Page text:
Why Your Carbon Footprint Matters

Reducing your ecological footprint is essential as nations across the globe are consuming resources at a rate far exceeding what the earth can continually produce.


| January/February 2004



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“There is no more new frontier; we have got to make it here.” —Don Henley

In the thirteenth century, the Ancestral Puebloans (formerly called by their Navajo name, Anasazi) constructed natural homes, some large enough to accommodate 150 people, into the cliff faces of the high mesas of the Southwest’s Four Corners region. The mesas reveal a continuous human presence from about 550 A.D. to the late 1200s, but the magnificent cliff dwellings were not built until about 1200. Within less than 100 years, these sandstone dwellings were abandoned. Why?

Archeologists theorize the Ancestral Puebloans left in part because they had exhausted their resource base, which would have included timber (for building and as a fuel), soil (to support their extensive farming operations), and deer and other animals that supplemented their diet. Many researchers believe that at their peak (coincident with the time of their departure), the population of the Ancestral Puebloans was about 50,000 people, and that the piñon and juniper forest was essentially gone when they left.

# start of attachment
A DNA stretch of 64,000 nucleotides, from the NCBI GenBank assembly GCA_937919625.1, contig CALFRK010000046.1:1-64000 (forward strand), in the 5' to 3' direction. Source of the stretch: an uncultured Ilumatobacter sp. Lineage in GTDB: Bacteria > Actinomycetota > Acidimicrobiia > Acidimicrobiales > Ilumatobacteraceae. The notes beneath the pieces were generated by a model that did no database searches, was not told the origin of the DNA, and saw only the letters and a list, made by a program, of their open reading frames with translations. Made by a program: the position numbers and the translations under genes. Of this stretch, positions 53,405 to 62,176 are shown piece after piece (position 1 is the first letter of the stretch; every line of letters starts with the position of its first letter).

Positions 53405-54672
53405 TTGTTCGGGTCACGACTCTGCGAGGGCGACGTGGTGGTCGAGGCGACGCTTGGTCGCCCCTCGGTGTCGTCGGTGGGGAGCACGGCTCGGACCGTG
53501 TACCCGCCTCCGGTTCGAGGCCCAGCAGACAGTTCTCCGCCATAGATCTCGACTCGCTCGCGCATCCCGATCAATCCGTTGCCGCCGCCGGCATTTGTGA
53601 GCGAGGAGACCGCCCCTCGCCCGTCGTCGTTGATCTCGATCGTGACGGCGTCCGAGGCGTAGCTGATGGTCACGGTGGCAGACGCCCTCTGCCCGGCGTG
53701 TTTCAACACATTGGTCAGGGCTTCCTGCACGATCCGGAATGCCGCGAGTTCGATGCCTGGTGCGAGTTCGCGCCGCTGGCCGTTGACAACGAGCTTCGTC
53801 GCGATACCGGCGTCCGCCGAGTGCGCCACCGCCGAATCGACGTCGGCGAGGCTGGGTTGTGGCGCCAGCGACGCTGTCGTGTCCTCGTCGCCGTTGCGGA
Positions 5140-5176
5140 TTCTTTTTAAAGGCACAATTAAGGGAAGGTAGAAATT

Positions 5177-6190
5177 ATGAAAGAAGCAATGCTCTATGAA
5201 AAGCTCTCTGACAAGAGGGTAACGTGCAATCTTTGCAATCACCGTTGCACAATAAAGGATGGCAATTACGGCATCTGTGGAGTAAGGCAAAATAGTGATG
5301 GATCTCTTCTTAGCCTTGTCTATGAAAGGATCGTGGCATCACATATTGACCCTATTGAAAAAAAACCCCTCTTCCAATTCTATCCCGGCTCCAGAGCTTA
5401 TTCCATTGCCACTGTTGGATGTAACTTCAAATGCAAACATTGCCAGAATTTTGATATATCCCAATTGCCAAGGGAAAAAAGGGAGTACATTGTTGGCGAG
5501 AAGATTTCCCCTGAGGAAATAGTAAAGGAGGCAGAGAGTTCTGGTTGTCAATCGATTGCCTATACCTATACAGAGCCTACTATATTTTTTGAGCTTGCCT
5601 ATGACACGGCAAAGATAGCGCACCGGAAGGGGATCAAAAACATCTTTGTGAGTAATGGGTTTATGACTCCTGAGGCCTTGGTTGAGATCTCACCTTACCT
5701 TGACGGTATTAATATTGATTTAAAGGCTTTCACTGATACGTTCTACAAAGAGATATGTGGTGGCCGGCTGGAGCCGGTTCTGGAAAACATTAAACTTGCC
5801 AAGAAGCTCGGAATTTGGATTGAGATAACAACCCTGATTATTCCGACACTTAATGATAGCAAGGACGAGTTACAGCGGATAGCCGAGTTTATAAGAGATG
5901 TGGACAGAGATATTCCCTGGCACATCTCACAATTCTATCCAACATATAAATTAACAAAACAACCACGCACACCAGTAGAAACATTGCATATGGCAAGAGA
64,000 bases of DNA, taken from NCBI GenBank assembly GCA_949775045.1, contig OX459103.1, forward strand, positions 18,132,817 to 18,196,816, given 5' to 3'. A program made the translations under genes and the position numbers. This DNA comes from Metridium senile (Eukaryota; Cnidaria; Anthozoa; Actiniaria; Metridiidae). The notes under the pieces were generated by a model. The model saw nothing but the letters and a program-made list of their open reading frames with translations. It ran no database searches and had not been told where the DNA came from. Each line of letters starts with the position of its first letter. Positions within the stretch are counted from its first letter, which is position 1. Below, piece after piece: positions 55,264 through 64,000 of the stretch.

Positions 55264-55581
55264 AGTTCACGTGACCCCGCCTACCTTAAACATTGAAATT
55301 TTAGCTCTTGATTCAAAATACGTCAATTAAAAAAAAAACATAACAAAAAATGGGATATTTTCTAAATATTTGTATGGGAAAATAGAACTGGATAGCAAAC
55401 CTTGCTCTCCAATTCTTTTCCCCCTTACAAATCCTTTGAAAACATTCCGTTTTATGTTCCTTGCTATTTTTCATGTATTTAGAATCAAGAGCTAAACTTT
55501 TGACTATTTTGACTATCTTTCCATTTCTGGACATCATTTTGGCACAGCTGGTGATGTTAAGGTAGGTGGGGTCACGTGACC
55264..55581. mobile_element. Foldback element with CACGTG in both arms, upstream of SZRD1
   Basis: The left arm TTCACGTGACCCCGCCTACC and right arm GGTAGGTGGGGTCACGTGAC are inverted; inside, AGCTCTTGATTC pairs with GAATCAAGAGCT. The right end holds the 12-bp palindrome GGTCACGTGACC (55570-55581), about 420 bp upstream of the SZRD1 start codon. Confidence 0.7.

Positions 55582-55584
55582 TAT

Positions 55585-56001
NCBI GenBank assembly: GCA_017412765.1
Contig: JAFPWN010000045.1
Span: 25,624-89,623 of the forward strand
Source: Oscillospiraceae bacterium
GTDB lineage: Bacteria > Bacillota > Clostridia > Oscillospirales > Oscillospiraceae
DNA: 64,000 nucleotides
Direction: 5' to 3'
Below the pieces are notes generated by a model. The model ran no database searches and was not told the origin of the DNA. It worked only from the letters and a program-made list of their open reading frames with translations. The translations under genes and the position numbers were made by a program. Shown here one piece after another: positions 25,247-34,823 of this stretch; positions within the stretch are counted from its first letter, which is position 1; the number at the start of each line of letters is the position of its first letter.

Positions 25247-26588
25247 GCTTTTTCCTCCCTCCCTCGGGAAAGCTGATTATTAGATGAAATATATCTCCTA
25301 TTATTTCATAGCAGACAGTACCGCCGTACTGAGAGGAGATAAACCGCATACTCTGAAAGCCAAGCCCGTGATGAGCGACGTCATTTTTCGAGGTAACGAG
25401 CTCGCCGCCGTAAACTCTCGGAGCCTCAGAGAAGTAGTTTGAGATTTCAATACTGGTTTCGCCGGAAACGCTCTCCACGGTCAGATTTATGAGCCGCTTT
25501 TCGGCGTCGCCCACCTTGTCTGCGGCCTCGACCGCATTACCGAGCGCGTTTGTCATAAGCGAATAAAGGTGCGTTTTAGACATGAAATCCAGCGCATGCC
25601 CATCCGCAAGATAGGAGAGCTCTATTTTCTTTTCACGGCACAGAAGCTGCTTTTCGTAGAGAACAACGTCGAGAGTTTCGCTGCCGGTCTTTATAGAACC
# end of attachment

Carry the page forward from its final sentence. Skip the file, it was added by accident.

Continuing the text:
Why would these people make such a tremendous effort to build the cliff dwellings if they could see that in a generation or two their resources would be exhausted? And secondly, how much intact forest was required to sustain a population of 50,000 people? Or by extension, how much land does it take to sustain an individual, whether that person is a thirteenth century aboriginal or a twenty-first century American?

This last question is a timely one. Are the earth’s resources adequate to sustain 6.2 billion people? And at what standard of living can these resources continuously support 6.2 billion people?

Measuring our impact





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